The critical assessment by Monti is an infamia for Mr. Monti was appointed Prime Minister of Italy by a “coup” orchestrated by the Brussels elite. Berlusconi was forced from office by threats of Italian debt downgrade and the Brussels eurocrats’ rejection of the Italian budget. When Prime Minister Monti had to call elections in 2013 after the Berlusconi term expired, Monti and his allies received a mere 11% of the vote. So Mario Monti’s views of popular democracy are subject to further review.

4. A failure of a major European bank, something on the order of Deutsche Bank or a major French institution. The cracks in the Italian financial system are well known. It is the exposure of other EU domestic banks that can cause a blind side hit to the financial system. Part of this issue is the BIS view of how sovereign debt is rated. Currently, all EU sovereign debt carries a zero risk weighting. If this were to change, EU banks would be forced to raise a great amount of capital, a total that would dwarf the amount that was recently raised to support the purchase of non-performing loans from Italian financial institutions. The European nations are struggling even with zero interest rates. Imagine what the budget deficits of Spain, Italy and France would be if borrowing rates were to dramatically increase.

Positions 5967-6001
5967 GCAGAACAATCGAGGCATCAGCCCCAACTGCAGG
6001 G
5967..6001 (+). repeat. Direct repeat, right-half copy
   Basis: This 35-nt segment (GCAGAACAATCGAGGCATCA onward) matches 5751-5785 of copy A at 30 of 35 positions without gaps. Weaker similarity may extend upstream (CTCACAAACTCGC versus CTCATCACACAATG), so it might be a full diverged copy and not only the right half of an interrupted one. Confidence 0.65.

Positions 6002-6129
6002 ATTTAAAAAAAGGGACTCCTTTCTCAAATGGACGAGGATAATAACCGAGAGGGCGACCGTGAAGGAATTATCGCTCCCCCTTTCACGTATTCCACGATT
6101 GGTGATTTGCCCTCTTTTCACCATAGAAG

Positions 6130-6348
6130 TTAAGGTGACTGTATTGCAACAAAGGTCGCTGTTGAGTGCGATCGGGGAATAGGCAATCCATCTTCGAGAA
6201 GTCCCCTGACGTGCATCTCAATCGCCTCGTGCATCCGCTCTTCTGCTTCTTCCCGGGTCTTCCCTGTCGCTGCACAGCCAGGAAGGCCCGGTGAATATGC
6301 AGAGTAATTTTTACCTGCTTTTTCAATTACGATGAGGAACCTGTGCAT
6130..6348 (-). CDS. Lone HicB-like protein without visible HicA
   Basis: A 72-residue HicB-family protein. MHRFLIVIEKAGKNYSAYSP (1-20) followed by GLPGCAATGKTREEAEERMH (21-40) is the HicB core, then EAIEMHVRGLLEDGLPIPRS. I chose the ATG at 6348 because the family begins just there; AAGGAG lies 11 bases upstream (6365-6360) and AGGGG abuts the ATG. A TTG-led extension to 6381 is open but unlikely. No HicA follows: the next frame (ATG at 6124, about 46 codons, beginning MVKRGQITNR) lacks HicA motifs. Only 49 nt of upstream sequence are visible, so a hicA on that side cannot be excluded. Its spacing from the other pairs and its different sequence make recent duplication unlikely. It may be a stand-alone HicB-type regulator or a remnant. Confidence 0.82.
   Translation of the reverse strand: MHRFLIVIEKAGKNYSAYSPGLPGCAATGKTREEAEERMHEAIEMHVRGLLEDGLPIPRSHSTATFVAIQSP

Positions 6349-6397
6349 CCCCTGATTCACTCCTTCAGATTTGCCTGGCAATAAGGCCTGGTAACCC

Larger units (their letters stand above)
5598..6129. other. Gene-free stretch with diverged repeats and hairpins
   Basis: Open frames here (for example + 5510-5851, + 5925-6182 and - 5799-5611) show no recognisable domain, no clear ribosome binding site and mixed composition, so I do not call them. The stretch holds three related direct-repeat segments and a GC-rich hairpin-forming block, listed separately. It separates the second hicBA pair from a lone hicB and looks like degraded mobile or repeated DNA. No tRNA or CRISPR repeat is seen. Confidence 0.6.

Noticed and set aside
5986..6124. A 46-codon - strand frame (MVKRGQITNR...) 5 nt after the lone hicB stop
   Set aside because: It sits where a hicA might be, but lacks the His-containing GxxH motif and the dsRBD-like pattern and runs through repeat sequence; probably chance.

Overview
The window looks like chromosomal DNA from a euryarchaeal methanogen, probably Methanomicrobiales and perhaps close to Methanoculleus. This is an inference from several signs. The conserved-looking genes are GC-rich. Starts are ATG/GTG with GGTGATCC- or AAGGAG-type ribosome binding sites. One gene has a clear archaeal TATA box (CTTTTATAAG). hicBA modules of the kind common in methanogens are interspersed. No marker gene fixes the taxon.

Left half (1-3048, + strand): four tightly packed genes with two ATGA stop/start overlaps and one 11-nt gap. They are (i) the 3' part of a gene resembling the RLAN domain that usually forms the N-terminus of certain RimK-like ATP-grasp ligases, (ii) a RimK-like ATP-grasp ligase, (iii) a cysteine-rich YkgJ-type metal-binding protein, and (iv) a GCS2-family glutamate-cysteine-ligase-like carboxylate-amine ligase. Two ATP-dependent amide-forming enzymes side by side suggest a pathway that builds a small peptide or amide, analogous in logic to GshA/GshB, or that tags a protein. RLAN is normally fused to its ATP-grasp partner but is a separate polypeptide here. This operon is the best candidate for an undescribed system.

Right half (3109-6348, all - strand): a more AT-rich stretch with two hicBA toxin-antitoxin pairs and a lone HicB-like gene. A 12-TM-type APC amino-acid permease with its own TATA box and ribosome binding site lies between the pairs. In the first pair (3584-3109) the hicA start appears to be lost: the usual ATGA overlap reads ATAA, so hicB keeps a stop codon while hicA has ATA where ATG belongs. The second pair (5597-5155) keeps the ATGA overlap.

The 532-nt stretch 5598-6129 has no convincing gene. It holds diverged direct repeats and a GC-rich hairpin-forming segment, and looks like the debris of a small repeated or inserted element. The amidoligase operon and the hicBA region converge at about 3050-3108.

This is just the beginning of analyzing low probability, high impact events. The landscape of the global macro system are rife with such possibilities. Now a black swan in an uncertain event this focus will be on those with a probability of occurring. The floor is open to all suggestions.

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13 Responses to “Notes From Underground: Low Probability, High Impact Events”

  1. Frank Says:

    I can’t help but wonder about a collapse in the yen carry trade. Low probability I know but…

  2. Frank C. Says:

    I think the markets are underestimating the Brexit chances of leaving.

    Current polls suggest a 52-48% probability of staying in the EU. However, the margin of error on these polls is 4%. Currently 15% of the voters are undecided. So that is the swing vote. In normal elections the undecided usually break to the incumbency/right and staying.

    However what we are witnessing worldwide is a voter dissatisfaction with the status quo. It is not just a Trump revolution. Jeremy Coburn recent election in England, Frauke Petry of the AfD in Germany are strong bellweathers. Mr. Cameron’s Panama problem doesn’t help.